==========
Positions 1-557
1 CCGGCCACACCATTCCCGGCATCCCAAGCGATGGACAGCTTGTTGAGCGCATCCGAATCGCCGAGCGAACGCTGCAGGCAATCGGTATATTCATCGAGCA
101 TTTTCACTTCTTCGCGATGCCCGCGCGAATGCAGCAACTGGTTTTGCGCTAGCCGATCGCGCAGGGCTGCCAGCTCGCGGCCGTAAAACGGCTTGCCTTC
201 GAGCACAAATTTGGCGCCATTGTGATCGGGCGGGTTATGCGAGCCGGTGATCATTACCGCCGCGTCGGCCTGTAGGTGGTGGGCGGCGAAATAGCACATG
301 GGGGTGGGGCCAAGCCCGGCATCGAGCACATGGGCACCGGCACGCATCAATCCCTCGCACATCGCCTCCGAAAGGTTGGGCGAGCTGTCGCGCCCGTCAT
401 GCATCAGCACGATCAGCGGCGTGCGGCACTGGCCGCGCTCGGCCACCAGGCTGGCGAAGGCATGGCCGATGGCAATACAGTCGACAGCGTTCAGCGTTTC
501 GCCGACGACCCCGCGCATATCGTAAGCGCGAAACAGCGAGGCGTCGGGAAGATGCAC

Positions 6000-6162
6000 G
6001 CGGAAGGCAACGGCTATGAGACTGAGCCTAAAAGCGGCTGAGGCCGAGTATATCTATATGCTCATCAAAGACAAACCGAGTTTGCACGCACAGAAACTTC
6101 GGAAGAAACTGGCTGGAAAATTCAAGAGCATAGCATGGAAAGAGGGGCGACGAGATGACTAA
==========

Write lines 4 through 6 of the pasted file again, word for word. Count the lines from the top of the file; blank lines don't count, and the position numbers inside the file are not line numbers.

201 GAGCACAAATTTGGCGCCATTGTGATCGGGCGGGTTATGCGAGCCGGTGATCATTACCGCCGCGTCGGCCTGTAGGTGGTGGGCGGCGAAATAGCACATG
301 GGGGTGGGGCCAAGCCCGGCATCGAGCACATGGGCACCGGCACGCATCAATCCCTCGCACATCGCCTCCGAAAGGTTGGGCGAGCTGTCGCGCCCGTCAT
401 GCATCAGCACGATCAGCGGCGTGCGGCACTGGCCGCGCTCGGCCACCAGGCTGGCGAAGGCATGGCCGATGGCAATACAGTCGACAGCGTTCAGCGTTTC